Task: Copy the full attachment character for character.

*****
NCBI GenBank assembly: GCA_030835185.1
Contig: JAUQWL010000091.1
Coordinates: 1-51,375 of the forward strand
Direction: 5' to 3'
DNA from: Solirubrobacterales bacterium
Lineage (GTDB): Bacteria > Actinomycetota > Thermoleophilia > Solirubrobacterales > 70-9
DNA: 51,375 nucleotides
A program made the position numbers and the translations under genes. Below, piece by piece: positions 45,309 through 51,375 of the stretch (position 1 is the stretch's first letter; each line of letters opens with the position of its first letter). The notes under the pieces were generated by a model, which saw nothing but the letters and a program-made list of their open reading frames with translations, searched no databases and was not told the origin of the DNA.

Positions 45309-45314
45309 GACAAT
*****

NCBI GenBank assembly: GCA_030835185.1
Contig: JAUQWL010000091.1
Coordinates: 1-51,375 of the forward strand
Direction: 5' to 3'
DNA from: Solirubrobacterales bacterium
Lineage (GTDB): Bacteria > Actinomycetota > Thermoleophilia > Solirubrobacterales > 70-9
DNA: 51,375 nucleotides
A program made the position numbers and the translations under genes. Below, piece by piece: positions 45,309 through 51,375 of the stretch (position 1 is the stretch's first letter; each line of letters opens with the position of its first letter). The notes under the pieces were generated by a model, which saw nothing but the letters and a program-made list of their open reading frames with translations, searched no databases and was not told the origin of the DNA.

Positions 45309-45314
45309 GACAAT